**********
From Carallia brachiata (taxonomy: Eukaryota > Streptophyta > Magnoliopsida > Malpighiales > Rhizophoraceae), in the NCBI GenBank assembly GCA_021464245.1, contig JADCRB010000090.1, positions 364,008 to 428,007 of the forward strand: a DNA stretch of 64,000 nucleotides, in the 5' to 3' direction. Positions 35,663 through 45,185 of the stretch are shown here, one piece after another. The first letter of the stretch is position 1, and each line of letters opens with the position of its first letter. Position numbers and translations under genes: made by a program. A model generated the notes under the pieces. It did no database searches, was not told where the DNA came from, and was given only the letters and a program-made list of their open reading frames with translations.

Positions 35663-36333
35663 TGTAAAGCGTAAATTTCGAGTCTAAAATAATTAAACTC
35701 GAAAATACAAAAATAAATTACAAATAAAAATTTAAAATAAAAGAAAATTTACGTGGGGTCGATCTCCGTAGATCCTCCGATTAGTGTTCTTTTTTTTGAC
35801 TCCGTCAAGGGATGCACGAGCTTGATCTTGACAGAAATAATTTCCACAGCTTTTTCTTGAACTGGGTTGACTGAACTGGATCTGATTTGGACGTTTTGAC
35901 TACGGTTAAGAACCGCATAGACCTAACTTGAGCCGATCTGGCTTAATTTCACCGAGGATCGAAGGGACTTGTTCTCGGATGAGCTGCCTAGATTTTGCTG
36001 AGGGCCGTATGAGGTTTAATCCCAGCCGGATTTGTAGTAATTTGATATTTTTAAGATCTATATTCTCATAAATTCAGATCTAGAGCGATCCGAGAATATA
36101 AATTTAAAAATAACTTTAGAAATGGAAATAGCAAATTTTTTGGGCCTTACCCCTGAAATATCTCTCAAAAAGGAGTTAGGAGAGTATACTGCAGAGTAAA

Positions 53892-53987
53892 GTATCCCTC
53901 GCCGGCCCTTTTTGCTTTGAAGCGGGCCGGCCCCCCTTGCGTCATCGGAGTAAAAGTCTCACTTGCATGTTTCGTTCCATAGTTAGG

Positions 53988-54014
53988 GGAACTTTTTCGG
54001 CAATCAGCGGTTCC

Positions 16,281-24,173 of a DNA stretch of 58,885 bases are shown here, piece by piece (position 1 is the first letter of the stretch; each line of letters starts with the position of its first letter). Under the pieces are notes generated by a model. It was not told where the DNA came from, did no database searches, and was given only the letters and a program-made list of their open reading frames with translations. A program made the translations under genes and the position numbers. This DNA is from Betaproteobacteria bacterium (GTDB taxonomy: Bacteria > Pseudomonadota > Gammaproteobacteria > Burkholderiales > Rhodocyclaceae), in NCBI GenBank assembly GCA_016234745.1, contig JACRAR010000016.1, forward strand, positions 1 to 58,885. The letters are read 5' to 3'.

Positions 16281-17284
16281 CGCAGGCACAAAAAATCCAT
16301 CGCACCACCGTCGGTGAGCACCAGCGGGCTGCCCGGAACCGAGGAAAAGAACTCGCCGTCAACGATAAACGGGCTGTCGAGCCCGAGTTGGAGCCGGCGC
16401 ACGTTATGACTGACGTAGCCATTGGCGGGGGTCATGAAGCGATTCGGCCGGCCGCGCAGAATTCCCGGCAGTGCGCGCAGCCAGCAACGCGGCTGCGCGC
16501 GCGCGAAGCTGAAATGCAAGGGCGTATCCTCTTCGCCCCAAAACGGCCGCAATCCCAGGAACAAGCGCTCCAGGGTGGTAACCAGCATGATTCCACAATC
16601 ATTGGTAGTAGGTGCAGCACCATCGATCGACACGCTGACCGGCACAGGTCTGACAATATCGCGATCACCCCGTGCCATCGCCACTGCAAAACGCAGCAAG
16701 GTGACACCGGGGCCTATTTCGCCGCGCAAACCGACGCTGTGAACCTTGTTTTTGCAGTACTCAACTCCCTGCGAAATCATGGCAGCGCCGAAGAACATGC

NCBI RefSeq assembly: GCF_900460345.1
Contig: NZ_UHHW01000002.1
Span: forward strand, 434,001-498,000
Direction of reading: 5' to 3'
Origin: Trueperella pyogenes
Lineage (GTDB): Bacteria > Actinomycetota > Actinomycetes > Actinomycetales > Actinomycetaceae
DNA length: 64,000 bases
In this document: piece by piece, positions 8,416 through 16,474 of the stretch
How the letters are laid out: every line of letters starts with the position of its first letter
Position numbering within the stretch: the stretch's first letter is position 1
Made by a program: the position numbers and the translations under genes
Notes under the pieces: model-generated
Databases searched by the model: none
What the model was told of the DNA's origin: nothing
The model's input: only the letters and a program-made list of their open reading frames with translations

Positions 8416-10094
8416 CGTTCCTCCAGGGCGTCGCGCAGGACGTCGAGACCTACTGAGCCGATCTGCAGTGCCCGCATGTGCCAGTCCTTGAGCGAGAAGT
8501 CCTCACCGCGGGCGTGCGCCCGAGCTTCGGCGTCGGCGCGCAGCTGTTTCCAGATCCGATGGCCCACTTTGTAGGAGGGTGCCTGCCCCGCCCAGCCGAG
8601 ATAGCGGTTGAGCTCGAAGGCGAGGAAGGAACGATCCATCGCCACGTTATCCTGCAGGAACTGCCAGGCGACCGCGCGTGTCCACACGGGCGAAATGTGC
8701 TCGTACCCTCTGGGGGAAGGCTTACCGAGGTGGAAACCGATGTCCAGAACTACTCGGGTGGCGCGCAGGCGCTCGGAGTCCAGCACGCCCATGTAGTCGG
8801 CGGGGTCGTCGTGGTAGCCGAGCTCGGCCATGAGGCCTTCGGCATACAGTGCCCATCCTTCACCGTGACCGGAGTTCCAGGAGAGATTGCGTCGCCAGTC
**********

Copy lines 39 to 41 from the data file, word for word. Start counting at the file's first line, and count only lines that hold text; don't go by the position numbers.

8416 CGTTCCTCCAGGGCGTCGCGCAGGACGTCGAGACCTACTGAGCCGATCTGCAGTGCCCGCATGTGCCAGTCCTTGAGCGAGAAGT
8501 CCTCACCGCGGGCGTGCGCCCGAGCTTCGGCGTCGGCGCGCAGCTGTTTCCAGATCCGATGGCCCACTTTGTAGGAGGGTGCCTGCCCCGCCCAGCCGAG
8601 ATAGCGGTTGAGCTCGAAGGCGAGGAAGGAACGATCCATCGCCACGTTATCCTGCAGGAACTGCCAGGCGACCGCGCGTGTCCACACGGGCGAAATGTGC